Oil prices slump 2 percent as Wall Street slides

NEW YORK (Reuters) - Oil prices dropped 2 percent on Wednesday as U.S. equity markets broadly fell, even though energy traders worried about shrinking Iranian supply from U.S. sanctions and kept an eye on Hurricane Michael, which closed some U.S. Gulf of Mexico oil output.

FILE PHOTO: A pumpjack is seen at the Sinopec-operated Shengli oil field in Dongying, Shandong province, China January 12, 2017. REUTERS/Chen Aizhu/File Photo

Brent crude LCOc1 futures fell $1.91, or 2.3 percent, to settle at $83.09 a barrel. The global benchmark posted a 1.3 percent gain on Tuesday.

U.S. West Texas Intermediate (WTI) crude CLc1 futures fell $1.79 to settle at $73.17 a barrel, a 2.4 percent loss.

Oil prices extended losses in post-settlement trade when industry group the American Petroleum Institute reported that crude inventories rose by 9.7 million barrels in the week to Oct. 5 to 410.7 million, more than four times the 2.6 million barrel build analysts had expected.

The U.S. Energy Information Administration is due to release official government inventory data Thursday at 11 a.m. EDT.

Oil prices fell as U.S. stock markets skidded on Wednesday, with the S&P500 stock index marking its biggest one-day fall since February. Rising U.S. Treasury yields and trade policy worries sparked the sell-off on Wall Street.

“As long as we continue to see broad-based weakness in the equity sector, that’s going to start spilling over into other areas as well. One in particular will be energy because it’s all about economic expectations,” said Brian LaRose, a technical analyst at United-ICAP.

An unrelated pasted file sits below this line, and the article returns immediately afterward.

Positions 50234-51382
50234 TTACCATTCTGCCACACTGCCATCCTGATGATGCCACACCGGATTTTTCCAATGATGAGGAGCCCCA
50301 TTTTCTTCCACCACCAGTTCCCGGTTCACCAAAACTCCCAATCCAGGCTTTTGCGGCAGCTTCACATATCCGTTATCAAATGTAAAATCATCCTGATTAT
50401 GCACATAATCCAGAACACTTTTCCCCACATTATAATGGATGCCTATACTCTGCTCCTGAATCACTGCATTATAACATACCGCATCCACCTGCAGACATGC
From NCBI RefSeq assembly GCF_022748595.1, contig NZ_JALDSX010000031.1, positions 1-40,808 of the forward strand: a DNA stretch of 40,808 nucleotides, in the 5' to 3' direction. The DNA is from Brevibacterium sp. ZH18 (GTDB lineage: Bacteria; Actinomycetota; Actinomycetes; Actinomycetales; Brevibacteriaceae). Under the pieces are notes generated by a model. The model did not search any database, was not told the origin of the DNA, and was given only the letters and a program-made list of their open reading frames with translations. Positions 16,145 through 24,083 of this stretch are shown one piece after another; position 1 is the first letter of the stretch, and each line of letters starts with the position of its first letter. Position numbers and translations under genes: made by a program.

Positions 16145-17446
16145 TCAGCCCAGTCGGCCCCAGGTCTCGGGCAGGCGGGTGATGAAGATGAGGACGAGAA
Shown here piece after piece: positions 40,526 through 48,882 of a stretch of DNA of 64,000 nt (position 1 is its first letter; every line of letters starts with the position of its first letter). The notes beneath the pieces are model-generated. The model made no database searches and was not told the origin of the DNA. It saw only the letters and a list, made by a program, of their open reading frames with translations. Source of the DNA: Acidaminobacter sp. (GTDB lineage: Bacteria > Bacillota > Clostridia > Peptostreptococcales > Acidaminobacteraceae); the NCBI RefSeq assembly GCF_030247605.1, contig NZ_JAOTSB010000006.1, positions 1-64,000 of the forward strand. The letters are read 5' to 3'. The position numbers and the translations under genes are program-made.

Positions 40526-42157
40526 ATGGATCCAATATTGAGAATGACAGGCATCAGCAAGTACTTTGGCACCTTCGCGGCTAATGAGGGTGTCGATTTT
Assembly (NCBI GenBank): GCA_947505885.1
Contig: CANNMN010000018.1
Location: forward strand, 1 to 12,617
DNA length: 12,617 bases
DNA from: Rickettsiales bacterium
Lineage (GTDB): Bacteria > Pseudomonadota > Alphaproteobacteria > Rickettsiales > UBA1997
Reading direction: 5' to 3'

Risks to the global financial system have risen over the past six months and could increase sharply if pressures in emerging markets escalate or global trade relations deteriorate further, the International Monetary Fund (IMF) said.

On Tuesday, the IMF cut its global economic growth forecasts for 2018 and 2019, raising concerns that demand for oil may also slump.

Prices fell despite worries about supply as Hurricane Michael made landfall in Florida. In the U.S. Gulf of Mexico, producers have cut daily oil production by roughly 42 percent due to the storm, the Bureau of Safety and Environmental Enforcement said. The cuts represent 718,877 barrels per day of oil production.

While crude output has been cut because of the hurricane, “down time is expected to be brief and Gulf of Mexico output now accounts for a comparatively small portion of total U.S. production,” Jim Ritterbusch, president of Ritterbusch and Associates, said in a note.

Worries about crude supply from the Middle East have given prices some support.

Iran’s crude exports fell further in early October as buyers sought alternatives ahead of U.S. sanctions that take effect on Nov. 4, according to tanker data and an industry source.

Saudi Arabia, the world’s biggest oil exporter, will supply Indian buyers with an additional 4 million barrels of crude oil in November, several sources familiar with the matter said. India is Iran’s top oil client after China.

Several of the world’s biggest trading houses expect U.S. sanctions on Iran to keep oil prices high, with crude staying above $65 and possibly breaking above $100 in the medium term.

U.S. crude oil output this year was expected to rise 1.39 million bpd to a record 10.74 million bpd, the U.S. Energy Information Administration said in its monthly forecast on Wednesday.

Reporting by Stephanie Kelly in New York, Christopher Johnson in London and Aaron Sheldrick in Tokyo; Editing by Marguerita Choy and David Gregorio